The nation's law enforcers are on the alert as the AUM Shinrikyo doomsday cult is tenaciously trying to "build up its power by conducting operations over the Internet," the Public Security Investigation Agency said in a report.
The agency claimed that the new law enacted late last year allowing constant observation of the death cult has paid off as now more is known about the cult's activities than ever before. The comments came in a report by the agency that provided an analysis on domestic and overseas public security in 2000 and in the coming year. However, the agency cautioned that, by using the Internet and other information technology, the cult "is aiming at increasing the efficiency of its operations" to revitalize its power and structure.
The Justice Ministry's Public Security Examination Commission, which approved putting the cult under strict supervision, plans to keep the measure in place although one year has already passed since the law came into effect.
Officials close to the commission said the cult, which now calls itself Aleph, should still be supervised partly because it is still being manipulated by guru Chizuo Matsumoto, commonly known as Shoko Asahara. "The group is still controlled by Matsumoto. His thoughts have yet to surface during trials (of AUM's crimes), so we have no choice but to believe the group is still dangerous," said Kozo Fujita, the chief of the commission.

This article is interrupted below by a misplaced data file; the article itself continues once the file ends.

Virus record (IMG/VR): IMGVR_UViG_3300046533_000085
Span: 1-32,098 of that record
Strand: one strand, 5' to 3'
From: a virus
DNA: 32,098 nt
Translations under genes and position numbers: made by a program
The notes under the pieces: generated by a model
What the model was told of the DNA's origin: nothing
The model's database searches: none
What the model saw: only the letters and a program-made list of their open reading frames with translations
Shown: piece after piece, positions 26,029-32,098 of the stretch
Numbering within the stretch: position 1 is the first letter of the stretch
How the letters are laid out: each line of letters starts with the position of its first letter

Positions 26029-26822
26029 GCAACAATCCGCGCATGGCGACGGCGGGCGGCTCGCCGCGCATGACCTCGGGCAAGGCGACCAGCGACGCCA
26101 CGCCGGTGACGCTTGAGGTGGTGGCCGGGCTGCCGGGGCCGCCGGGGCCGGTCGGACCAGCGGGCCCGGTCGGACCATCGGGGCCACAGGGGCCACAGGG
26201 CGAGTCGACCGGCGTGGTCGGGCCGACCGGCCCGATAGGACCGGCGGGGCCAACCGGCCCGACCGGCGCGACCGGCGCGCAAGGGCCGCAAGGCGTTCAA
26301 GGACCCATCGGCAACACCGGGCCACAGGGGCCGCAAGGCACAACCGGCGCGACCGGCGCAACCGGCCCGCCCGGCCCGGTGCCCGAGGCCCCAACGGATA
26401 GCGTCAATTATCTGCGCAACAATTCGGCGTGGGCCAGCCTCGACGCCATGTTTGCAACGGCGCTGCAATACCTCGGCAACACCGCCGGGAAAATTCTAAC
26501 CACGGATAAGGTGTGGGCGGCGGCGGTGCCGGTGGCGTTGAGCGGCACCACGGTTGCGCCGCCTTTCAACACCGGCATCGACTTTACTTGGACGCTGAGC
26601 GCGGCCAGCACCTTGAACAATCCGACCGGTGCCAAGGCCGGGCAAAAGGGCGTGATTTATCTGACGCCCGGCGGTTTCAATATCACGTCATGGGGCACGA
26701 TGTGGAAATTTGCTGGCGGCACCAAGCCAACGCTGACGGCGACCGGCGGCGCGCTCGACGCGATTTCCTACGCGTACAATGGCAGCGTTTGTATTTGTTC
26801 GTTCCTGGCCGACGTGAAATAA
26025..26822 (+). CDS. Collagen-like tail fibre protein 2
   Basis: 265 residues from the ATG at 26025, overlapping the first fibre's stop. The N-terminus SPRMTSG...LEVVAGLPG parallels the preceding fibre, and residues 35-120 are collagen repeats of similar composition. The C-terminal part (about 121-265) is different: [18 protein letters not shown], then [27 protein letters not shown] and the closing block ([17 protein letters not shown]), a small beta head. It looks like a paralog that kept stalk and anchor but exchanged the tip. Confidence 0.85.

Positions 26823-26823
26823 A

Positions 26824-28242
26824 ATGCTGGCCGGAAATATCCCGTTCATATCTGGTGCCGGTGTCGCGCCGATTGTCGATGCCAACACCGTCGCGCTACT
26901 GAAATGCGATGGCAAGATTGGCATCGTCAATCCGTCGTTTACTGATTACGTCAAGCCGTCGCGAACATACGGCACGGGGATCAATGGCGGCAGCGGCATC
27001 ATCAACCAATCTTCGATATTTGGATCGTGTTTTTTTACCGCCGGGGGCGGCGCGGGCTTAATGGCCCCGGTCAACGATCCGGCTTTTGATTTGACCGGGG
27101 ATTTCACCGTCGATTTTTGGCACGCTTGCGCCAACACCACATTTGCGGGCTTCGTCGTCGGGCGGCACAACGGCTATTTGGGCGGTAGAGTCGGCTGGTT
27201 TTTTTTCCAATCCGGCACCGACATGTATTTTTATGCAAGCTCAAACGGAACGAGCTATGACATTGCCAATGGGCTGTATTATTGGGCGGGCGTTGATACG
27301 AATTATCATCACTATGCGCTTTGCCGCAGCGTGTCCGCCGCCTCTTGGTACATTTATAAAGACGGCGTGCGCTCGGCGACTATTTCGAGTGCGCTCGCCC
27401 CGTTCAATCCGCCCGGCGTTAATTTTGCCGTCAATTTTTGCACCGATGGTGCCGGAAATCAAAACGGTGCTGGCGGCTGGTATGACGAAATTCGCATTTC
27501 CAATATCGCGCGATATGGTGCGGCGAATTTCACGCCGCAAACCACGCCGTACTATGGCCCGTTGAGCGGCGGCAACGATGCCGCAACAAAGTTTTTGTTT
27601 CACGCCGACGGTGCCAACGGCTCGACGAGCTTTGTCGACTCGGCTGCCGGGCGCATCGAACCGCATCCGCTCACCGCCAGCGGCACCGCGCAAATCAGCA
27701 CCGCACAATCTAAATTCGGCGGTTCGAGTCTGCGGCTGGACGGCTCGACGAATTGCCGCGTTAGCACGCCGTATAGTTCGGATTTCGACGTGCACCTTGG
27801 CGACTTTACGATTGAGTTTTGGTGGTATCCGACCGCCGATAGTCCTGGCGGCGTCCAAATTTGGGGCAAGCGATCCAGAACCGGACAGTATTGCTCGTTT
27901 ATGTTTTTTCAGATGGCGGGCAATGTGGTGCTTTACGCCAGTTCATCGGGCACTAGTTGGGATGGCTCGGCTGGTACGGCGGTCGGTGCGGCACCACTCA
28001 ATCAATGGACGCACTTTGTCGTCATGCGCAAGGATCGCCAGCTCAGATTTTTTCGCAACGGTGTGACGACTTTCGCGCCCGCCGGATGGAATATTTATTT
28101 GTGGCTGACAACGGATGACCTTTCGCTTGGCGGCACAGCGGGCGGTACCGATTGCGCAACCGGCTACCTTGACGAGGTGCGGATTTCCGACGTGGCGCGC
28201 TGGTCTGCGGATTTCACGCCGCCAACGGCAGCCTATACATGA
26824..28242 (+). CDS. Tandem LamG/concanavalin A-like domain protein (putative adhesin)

Agency officials, who are in charge of supervising the cult under the law, said they have inspected AUM facilities dozens of times. "The inspections have deterred AUM members from engaging in (illegal) activities, and, thereby, easing tension with residents (living near AUM facilities)," one official said.
Because of the constant inspections, AUM members were not able to make a living by cult activities alone, and ended up looking for employment. "But they are finding jobs only because it's needed," a senior official of the agency cautioned. "They are not trying to fit into society."
The agency's report also cites the possibility of Japanese Red Army members trying to liberate its founder, Fusako Shigenobu, who has been under arrest since November.
"We cannot deny the possibility that Red Army members still on wanted lists may attempt to free (Shigenobu)," the report says.
Internationally, the report mentions and analyzes the historic inter-Korean summit earlier this year and North Korea's diplomatic rapprochement with Russia and European countries. The rapid pace of diplomatic developments involving North Korea would make concerned countries compete for initiatives, it says.